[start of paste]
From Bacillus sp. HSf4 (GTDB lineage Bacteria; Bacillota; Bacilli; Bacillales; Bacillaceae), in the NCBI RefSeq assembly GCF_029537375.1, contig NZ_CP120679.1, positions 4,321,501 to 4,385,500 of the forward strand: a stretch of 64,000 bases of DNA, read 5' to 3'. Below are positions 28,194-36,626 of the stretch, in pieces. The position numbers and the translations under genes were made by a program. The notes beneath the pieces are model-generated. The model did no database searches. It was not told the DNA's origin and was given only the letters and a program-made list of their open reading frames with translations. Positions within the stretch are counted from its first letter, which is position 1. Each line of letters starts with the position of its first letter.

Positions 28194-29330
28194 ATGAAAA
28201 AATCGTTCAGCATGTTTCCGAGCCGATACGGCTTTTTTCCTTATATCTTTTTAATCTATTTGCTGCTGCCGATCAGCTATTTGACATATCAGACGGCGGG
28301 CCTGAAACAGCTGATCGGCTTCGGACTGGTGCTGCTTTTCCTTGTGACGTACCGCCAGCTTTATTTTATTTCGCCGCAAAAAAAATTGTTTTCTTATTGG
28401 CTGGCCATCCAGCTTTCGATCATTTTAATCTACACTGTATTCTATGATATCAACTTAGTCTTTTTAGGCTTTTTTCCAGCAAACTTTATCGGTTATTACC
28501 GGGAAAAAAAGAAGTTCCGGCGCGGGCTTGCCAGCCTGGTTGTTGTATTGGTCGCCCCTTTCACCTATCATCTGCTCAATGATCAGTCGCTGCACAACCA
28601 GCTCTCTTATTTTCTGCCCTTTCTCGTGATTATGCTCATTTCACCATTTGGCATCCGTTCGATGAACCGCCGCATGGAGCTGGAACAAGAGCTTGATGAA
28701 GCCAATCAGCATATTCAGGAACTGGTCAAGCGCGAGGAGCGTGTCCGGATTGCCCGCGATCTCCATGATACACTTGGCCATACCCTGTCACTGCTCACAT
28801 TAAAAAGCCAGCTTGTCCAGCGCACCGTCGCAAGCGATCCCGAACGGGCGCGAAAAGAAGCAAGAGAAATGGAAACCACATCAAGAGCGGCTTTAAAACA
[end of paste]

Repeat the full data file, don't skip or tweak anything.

From Bacillus sp. HSf4 (GTDB lineage Bacteria; Bacillota; Bacilli; Bacillales; Bacillaceae), in the NCBI RefSeq assembly GCF_029537375.1, contig NZ_CP120679.1, positions 4,321,501 to 4,385,500 of the forward strand: a stretch of 64,000 bases of DNA, read 5' to 3'. Below are positions 28,194-36,626 of the stretch, in pieces. The position numbers and the translations under genes were made by a program. The notes beneath the pieces are model-generated. The model did no database searches. It was not told the DNA's origin and was given only the letters and a program-made list of their open reading frames with translations. Positions within the stretch are counted from its first letter, which is position 1. Each line of letters starts with the position of its first letter.

Positions 28194-29330
28194 ATGAAAA
28201 AATCGTTCAGCATGTTTCCGAGCCGATACGGCTTTTTTCCTTATATCTTTTTAATCTATTTGCTGCTGCCGATCAGCTATTTGACATATCAGACGGCGGG
28301 CCTGAAACAGCTGATCGGCTTCGGACTGGTGCTGCTTTTCCTTGTGACGTACCGCCAGCTTTATTTTATTTCGCCGCAAAAAAAATTGTTTTCTTATTGG
28401 CTGGCCATCCAGCTTTCGATCATTTTAATCTACACTGTATTCTATGATATCAACTTAGTCTTTTTAGGCTTTTTTCCAGCAAACTTTATCGGTTATTACC
28501 GGGAAAAAAAGAAGTTCCGGCGCGGGCTTGCCAGCCTGGTTGTTGTATTGGTCGCCCCTTTCACCTATCATCTGCTCAATGATCAGTCGCTGCACAACCA
28601 GCTCTCTTATTTTCTGCCCTTTCTCGTGATTATGCTCATTTCACCATTTGGCATCCGTTCGATGAACCGCCGCATGGAGCTGGAACAAGAGCTTGATGAA
28701 GCCAATCAGCATATTCAGGAACTGGTCAAGCGCGAGGAGCGTGTCCGGATTGCCCGCGATCTCCATGATACACTTGGCCATACCCTGTCACTGCTCACAT
28801 TAAAAAGCCAGCTTGTCCAGCGCACCGTCGCAAGCGATCCCGAACGGGCGCGAAAAGAAGCAAGAGAAATGGAAACCACATCAAGAGCGGCTTTAAAACA